That's why I do things that I never NEVER tell anyone. I have no desire to put the emphasis on my book selling or publicity when it comes to helping others. The only time I do so is to increase sales of an item to help raise funds, It's Just That SIMPLE! It's not about me and will never be.

And one more thing. I will always believe in the mantra, "If you don't have anything good to say, don't say anything at all!". Certainly opinions can never be controlled, nor should they ever be. But when someone employs their time demeaning others with no cause or spending their time trying to degrade, humiliate or otherwise harm someones integrity or life, I feel bad for them. Shouldn't they focus on doing good and helping others? The end result of the former is self-fulfillment in a twisted, ego maniacal way that shows that you think of yourself as "holier-than-thou", while the advantage of the latter is not only helping those in need and feeling good about yourself in a righteous way but it shows others that you have a heart, are level-headed and caring. Let's get our values together and stop thinking of ourselves as BLAMELESS.

If you want personal fulfillment, take the lead! There are things you can do that simply shows what kind of person you are. Pick up the phone and call someone you know has a "tough life" and simply talk to them. Get a $5 dollar card from a fast food restaurant and give it out to someone that's homeless. Go to a homeless shelter and offer your time or maybe pick up a few things to drop off at that same shelter. Buy an inexpensive bouquet of flowers to drop off at a nursing home. Ask them to give them to someone whose birthday or special event is at hand. If you are going to the park with your children, call a relative that doesn't have a vehicle but has children, and offer to bring those children along as well.

I am imploding with ideas as to how to help those less fortunate but I really can't spend all day telling you. Just stop and think. Do what you think is right and good. And always bear in mind that if you are fortunate to have a good life(and that doesn't mean rich...just have what you need is a good life) there are many that simply can't feed their kids. They can't take them to a park, they can't buy that special stuffed animal for that child or they can't seem to break that cycle.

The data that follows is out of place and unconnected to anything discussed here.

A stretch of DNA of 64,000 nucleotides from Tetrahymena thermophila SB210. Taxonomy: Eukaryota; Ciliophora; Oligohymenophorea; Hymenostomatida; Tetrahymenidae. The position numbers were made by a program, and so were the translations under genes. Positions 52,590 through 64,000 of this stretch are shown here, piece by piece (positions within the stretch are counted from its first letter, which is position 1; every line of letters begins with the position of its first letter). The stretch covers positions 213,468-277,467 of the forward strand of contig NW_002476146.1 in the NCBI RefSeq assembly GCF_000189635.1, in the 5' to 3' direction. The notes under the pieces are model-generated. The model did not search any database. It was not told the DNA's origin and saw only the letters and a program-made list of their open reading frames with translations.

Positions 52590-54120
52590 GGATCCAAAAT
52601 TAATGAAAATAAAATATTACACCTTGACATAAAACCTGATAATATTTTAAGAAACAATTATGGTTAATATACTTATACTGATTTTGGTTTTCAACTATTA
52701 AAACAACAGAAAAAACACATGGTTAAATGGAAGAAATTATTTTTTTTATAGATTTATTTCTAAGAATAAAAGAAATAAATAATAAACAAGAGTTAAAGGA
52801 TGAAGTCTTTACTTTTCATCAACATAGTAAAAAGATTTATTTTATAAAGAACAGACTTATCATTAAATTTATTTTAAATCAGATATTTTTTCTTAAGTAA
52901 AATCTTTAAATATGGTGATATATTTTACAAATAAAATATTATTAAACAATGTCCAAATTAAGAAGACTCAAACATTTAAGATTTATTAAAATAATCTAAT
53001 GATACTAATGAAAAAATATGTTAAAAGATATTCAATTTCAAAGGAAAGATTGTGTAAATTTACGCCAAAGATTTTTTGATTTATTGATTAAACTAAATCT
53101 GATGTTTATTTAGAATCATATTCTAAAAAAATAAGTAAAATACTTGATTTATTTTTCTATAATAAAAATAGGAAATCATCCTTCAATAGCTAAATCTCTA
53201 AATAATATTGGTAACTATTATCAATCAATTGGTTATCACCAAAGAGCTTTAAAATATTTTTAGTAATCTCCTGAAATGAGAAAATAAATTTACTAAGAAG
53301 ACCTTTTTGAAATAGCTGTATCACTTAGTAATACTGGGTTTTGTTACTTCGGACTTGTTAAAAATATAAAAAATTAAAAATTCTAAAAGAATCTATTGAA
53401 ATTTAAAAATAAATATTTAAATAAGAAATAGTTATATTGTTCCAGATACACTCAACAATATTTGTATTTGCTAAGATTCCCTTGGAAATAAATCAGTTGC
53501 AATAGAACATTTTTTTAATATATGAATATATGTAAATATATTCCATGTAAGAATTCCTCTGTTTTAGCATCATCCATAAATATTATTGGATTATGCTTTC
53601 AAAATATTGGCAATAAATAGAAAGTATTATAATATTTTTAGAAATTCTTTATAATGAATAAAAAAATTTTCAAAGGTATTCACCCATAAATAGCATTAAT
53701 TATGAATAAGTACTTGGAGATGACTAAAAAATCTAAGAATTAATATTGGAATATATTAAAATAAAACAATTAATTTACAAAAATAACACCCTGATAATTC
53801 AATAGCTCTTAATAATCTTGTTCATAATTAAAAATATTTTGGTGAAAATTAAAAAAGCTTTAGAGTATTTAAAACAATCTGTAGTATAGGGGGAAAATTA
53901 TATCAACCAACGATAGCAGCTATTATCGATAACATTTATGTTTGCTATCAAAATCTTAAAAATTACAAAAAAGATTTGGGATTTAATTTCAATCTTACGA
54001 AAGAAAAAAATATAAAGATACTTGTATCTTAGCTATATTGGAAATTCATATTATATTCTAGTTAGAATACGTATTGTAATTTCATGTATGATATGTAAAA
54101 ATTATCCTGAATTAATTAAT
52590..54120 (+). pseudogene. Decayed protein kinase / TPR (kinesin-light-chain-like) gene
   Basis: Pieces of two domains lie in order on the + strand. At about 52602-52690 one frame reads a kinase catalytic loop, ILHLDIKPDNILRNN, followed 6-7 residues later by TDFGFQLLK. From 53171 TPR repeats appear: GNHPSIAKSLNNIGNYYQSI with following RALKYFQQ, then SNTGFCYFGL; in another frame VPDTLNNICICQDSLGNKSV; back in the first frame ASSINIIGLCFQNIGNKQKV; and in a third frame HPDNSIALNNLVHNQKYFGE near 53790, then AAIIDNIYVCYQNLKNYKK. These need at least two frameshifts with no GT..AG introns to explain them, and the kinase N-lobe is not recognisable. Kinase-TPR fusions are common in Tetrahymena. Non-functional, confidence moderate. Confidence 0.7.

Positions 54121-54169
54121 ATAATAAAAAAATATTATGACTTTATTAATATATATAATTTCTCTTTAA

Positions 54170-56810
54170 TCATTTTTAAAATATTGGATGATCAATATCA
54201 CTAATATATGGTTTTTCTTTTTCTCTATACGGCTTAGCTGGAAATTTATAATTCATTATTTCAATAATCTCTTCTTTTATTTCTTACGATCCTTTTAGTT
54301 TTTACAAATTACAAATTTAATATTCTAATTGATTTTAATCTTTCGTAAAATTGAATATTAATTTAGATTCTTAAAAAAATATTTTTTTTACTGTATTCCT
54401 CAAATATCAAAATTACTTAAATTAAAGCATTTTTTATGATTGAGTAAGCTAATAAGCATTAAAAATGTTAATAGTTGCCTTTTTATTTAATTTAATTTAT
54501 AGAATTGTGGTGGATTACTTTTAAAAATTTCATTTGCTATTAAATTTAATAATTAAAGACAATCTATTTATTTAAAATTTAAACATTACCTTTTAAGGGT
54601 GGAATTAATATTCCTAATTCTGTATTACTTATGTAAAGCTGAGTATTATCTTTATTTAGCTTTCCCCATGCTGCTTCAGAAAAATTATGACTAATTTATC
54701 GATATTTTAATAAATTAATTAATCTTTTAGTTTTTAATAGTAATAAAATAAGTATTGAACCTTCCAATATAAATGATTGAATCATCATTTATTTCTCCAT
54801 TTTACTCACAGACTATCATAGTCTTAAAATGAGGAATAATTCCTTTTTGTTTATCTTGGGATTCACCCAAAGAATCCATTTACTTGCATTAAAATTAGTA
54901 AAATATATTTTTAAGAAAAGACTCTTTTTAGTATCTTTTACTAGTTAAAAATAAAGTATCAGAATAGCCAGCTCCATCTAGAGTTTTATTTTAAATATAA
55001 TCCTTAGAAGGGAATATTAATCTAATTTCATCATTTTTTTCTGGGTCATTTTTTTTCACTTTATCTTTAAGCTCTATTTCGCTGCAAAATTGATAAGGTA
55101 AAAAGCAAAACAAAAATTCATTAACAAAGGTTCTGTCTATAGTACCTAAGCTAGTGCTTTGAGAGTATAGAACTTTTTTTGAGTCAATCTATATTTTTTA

'Nuff said!

Friday, November 1, 2013

Different men have different opinions.....

.....—some prefer apples, some onions
                                            An Indonesian proverb.

Onion Skins, very thin
Mild winter coming in.
Onion skins thick and tough,
Coming winter cold and rough.
                                             An old, New England, weather adage

With the Holidays fast approaching, we will be enjoying a variety of flavors and learning as we go along. My favorite chef, Julia Child, once said that she could not imagine a world without onions and I must whole-heartily agree. One of the most intense debates, believe it or not, is the differences between onions. You will see simply the word onion in many recipes and it would be good to bear in mind some of the major differences between these garlic-cousins as we prepare meals fit for family and friends.

Onions have been enjoyed, culinarily speaking, as long as they have been used for cure-alls! When cooked in a sweetener(caramelizing), these pungent bulbs have been given as a sore throat remedy and has been said to lessen the effects of the flu right up until the early 20th century.

Simply cut an onion into 1/4-inch slices and cook over medium heat with a tablespoon of oil. After 15-20 minutes of stirring and cooking, they will be lightly browned.
Now add 2 teaspoons granulated sugar and continue cooking an additional 5 minutes until they are golden brown. I love adding some great balsamic vinaigrette dressing drizzled over the top before adding to a grilled steak.

To neutralize the effects of dog bites and as a hair-growing tonic were just two of the benefits of onion juice  many farmers relied on during the 18th and 19th century in  New England.

Backing up a bit though, we find that General Ulysses Grant, commander of those "damned Yankees" during the Civil War, ordered onions to be supplied to his soldiers on the front lines because he believed they would cure dysentery. During this time, digestive disorders and liver ailments were given a reprieve by the housewives of the fighting men through the consumption of onions.